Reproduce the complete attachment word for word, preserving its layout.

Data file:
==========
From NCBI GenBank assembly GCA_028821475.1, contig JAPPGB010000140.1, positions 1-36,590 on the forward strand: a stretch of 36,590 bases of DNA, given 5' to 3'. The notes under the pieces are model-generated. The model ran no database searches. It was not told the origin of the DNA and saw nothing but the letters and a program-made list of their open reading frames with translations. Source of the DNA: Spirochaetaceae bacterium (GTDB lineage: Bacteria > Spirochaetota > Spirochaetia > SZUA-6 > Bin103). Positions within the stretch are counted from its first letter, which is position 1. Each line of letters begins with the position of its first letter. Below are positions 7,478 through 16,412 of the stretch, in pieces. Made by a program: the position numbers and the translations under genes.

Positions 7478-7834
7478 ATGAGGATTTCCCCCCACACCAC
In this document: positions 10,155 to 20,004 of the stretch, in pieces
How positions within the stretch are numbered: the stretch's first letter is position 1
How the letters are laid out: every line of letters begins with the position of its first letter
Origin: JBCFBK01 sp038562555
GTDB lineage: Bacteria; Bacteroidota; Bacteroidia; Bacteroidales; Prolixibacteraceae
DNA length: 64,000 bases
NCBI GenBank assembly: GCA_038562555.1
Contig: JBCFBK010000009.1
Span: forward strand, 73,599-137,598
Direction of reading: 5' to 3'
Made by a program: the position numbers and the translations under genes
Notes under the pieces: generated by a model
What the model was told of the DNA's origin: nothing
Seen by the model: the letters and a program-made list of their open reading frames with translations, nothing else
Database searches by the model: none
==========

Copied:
From NCBI GenBank assembly GCA_028821475.1, contig JAPPGB010000140.1, positions 1-36,590 on the forward strand: a stretch of 36,590 bases of DNA, given 5' to 3'. The notes under the pieces are model-generated. The model ran no database searches. It was not told the origin of the DNA and saw nothing but the letters and a program-made list of their open reading frames with translations. Source of the DNA: Spirochaetaceae bacterium (GTDB lineage: Bacteria > Spirochaetota > Spirochaetia > SZUA-6 > Bin103). Positions within the stretch are counted from its first letter, which is position 1. Each line of letters begins with the position of its first letter. Below are positions 7,478 through 16,412 of the stretch, in pieces. Made by a program: the position numbers and the translations under genes.

Positions 7478-7834
7478 ATGAGGATTTCCCCCCACACCAC
In this document: positions 10,155 to 20,004 of the stretch, in pieces
How positions within the stretch are numbered: the stretch's first letter is position 1
How the letters are laid out: every line of letters begins with the position of its first letter
Origin: JBCFBK01 sp038562555
GTDB lineage: Bacteria; Bacteroidota; Bacteroidia; Bacteroidales; Prolixibacteraceae
DNA length: 64,000 bases
NCBI GenBank assembly: GCA_038562555.1
Contig: JBCFBK010000009.1
Span: forward strand, 73,599-137,598
Direction of reading: 5' to 3'
Made by a program: the position numbers and the translations under genes
Notes under the pieces: generated by a model
What the model was told of the DNA's origin: nothing
Seen by the model: the letters and a program-made list of their open reading frames with translations, nothing else
Database searches by the model: none